an applique methods test

by Dorie on August 20, 2013

applique methods sampler

Hey everyone, I think applique is sneaking up on me. It’s moving from the “stuff I don’t do” category into the “stuff I might do” category. I blame you all.

Last week, I went to the AQS show in Grand Rapids, and I was really surprised that two of my favorite quilts (both by Timna Tarr) were both applique, and specifically, applique circles. I was at the show with Debbie (and Brenda and Ginia), who does really fantastic applique herself, so maybe that has something to do with it? Or maybe it was just being at a show with other quilters who can sum up your oooh-ing and ahh-ing into, “sounds like you might want to do some applique!”

So why not? I decided to do an applique sampler block so that I could do a side-by-side comparison of methods I have tried before. You know, I has hoping that I secretly found one of these methods to be great fun, and that I was also secretly very good at it. I made a petal shape, and executed it using needle turn applique, machine raw-edge applique, turned applique, and machine reverse applique.

one on

raw edge

Raw Edge Applique
So, I really should have fused my petal shape to my foundation fabric before zig-zagging over the edge. I think it would have come out better and the zig-zig wouldn’t have puckered the fabric the way it did.
Pros: quick
Cons: fabric is distorted from wrestling, how would it wash?

turned applique

Turned Applique
I don’t know if this method has a proper name, but Jenna does it for her applique quilts, so I thought I’d give it a go. I clipped my curves pretty well, but I still didn’t get a smooth edge. Maybe this would be better if I attached it using a blind hem stitch?
Pros: quick, potential for many/any shapes
Cons: bulk in seam allowance, very 3D, my topstitching is a mess

reverse applique

3 in

Machine Reverse Applique
I did what Rossie outlines here, but maybe it would have been cleaner if I used the 6 minute circle?
Pros: clean and fairly quick. cleaner if you do it the 6 min way without topstitching, at least if you’re me.
Cons: Reverse applique just doesn’t work in some situations, particularly layered, overlapping situations

needle turned

Needle Turn Applique
Many years ago, I did a doll quilt for Eva using needle turn applique and it hurt my neck and gave me headaches. I hear you’re supposed to drink wine before starting your project in order to combat this. My one petal went fine. It only took 10 minutes. It would have been better if I could have found my freezer paper for the template.
Pros: I like the look of not seeing topstitching, can be done on the go (handwork)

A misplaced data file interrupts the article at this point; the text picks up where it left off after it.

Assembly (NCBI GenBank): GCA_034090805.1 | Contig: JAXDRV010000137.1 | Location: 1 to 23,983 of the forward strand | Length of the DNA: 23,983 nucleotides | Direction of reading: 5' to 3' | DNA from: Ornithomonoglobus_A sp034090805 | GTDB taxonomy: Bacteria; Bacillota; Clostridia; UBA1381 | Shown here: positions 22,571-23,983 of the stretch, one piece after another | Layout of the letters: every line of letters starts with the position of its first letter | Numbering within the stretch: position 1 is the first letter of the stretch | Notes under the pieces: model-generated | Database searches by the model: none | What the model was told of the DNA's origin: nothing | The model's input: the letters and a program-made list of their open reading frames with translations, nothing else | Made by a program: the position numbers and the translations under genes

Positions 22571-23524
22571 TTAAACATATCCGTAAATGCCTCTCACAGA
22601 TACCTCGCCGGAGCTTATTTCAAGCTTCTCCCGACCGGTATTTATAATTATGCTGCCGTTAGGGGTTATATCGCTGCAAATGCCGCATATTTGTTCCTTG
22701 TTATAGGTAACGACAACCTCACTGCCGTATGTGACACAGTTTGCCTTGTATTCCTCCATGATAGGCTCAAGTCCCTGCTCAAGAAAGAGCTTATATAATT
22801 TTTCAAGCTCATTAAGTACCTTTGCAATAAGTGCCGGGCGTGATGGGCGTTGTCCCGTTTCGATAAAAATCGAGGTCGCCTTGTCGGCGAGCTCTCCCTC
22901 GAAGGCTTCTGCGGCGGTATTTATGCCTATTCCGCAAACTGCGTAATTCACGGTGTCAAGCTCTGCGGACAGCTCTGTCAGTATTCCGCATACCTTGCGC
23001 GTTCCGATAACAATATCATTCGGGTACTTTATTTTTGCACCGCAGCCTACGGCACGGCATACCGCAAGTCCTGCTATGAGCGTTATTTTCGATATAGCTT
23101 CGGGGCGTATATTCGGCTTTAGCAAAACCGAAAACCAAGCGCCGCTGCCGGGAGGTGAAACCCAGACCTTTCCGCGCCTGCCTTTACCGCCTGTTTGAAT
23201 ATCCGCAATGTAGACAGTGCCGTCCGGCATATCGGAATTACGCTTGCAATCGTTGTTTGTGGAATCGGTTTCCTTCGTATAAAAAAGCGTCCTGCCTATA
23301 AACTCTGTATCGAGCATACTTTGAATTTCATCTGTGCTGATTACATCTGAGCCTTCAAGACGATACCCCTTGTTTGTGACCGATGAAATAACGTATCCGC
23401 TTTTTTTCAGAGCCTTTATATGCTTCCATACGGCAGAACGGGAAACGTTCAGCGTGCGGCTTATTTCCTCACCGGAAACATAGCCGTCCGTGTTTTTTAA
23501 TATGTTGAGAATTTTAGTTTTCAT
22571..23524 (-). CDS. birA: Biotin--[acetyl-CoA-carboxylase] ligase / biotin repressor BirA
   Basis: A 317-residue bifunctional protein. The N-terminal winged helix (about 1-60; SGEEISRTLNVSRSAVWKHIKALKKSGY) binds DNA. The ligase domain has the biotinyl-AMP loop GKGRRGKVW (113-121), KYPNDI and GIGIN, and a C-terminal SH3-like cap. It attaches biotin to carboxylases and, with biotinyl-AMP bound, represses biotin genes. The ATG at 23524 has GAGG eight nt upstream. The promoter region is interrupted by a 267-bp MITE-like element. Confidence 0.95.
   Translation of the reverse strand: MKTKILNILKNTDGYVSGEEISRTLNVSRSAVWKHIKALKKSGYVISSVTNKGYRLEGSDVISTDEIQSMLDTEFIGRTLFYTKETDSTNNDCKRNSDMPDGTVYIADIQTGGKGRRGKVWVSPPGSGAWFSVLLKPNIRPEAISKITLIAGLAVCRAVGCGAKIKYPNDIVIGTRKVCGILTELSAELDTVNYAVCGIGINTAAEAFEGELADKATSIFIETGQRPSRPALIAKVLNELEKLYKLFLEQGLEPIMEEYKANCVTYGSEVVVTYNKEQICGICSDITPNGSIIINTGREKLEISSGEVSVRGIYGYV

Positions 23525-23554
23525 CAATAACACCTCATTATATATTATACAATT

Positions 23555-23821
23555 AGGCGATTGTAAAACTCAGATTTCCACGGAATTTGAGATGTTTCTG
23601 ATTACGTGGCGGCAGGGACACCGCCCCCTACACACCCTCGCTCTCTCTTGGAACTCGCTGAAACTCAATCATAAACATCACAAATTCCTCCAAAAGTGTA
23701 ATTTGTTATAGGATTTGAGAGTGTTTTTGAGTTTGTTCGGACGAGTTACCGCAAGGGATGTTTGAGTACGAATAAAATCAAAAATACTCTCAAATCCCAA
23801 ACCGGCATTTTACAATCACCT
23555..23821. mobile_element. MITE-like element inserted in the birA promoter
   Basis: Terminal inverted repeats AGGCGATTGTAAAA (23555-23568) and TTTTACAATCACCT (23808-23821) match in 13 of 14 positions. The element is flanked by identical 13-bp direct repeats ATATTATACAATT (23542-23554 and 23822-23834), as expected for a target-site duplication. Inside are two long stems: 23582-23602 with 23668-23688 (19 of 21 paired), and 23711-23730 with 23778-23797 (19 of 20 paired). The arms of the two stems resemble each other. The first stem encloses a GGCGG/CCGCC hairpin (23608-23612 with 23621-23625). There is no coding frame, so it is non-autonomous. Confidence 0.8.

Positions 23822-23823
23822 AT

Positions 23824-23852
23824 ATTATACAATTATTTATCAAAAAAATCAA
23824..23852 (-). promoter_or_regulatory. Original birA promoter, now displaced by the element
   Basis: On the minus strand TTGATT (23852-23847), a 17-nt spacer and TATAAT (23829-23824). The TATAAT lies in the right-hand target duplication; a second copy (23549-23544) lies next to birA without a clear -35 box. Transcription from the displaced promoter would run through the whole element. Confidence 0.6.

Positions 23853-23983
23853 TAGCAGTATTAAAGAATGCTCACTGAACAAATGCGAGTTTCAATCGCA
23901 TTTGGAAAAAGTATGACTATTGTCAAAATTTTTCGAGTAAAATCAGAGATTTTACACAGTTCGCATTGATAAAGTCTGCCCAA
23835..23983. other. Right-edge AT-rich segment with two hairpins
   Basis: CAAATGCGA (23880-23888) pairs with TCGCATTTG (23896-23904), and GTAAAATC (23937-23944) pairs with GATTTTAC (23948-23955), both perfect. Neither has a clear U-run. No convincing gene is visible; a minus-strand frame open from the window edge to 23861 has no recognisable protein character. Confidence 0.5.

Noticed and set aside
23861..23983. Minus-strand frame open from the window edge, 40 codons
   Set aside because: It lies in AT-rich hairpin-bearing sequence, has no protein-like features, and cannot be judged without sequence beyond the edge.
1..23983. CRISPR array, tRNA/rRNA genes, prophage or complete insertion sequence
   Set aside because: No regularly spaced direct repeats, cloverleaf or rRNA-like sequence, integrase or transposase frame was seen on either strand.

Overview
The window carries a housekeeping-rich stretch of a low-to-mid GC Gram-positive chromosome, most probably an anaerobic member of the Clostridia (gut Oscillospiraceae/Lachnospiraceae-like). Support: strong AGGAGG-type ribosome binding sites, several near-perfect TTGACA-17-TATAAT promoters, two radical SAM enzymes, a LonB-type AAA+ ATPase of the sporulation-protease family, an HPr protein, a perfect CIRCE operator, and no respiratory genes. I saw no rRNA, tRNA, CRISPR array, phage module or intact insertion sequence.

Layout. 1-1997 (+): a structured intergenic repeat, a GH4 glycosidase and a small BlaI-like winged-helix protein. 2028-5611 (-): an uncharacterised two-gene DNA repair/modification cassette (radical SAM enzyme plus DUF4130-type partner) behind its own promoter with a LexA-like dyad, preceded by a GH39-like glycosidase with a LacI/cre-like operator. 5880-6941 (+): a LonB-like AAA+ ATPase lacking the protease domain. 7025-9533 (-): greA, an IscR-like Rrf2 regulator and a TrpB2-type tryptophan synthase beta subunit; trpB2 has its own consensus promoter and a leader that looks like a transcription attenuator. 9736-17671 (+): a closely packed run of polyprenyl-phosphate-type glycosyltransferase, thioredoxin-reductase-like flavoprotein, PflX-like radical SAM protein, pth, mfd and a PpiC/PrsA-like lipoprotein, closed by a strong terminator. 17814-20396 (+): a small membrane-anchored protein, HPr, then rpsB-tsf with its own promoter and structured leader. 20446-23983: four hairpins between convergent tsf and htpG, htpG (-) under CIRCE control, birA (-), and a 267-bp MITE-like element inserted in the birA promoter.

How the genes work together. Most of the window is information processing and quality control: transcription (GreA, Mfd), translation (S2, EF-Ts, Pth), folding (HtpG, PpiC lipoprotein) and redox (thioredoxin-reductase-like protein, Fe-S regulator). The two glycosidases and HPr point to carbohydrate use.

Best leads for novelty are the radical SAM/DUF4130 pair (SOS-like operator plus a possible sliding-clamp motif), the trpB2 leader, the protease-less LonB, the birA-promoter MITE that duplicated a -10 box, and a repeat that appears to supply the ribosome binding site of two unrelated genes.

Cons: slower (but not that slow), getting a smooth edge is tricky.

So which one is best? I’m not sure. I think I’ll give the raw edge a try with fuseable web, and I’ll try the turned applique with the blind hem stitch. I’m not sure how to make my topstitching better. I asked my husband and daughter which they liked best, and they both really didn’t like the needle turned petal, but did like the raw edge. Before I did this little exercise, I thought needle turn would win and raw edge would lose. That didn’t happen. So confusing! I’m not ready to start any quilts yet, but a have a couple more methods to try.

{ 7 comments… read them below or add one }

Debbie-Esch House Quilts August 20, 2013 at 8:58 am

Yay, Dorie! Great idea to try out so many methods. You might want to try using a stabilizer under your applique when you zig zag the edges – it will help with the puckering. I use Stitch N Tear, but there are lots of other options.

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Dorie August 20, 2013 at 5:07 pm

Thanks Debbie! I will try it.

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Melissa f. August 20, 2013 at 11:08 am

I, too, decided this was the year of the appliqué (I’ll give you two guesses as to how far I’ve gotten: barely or not really far at all) and turned to YouTube to help. There was a very interesting tutorial on doing layered reverse appliqué that had my brain in a knot but actually seemed to work really well. I started using it on the DS appliqué quilt in the new book. So far (and spoiler! Not very far) so good. I’ll see if I can find it for you.

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Dorie August 20, 2013 at 5:08 pm

It must be going around. Yes, I want that link! And no, no matter how you slice it, it doesn’t seem like a quick process.

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Lynn August 21, 2013 at 2:29 pm

It is good to try different methods. I have done this too.
Elly Seinkiewicz shows several methods of needle turn in her books. I tried them all and liked the results I got with freezer paper on the top. I can show you sometime. It is the method I use when I teach hand applique. With practice you get better and don’t need the freezer paper. It helps give good results from the beginning and holds the fabric to shape.

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Dorie August 22, 2013 at 8:16 am

Thanks, Lynn! I will have to look her up!

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CitricSugar September 1, 2013 at 3:06 am

Great breakdown – it’s nice to see them all together for an accurate comparison. I’ve had mixed results with appliqué, mostly because I almost never do it, but it’s awesome to know what’s worked for other people.

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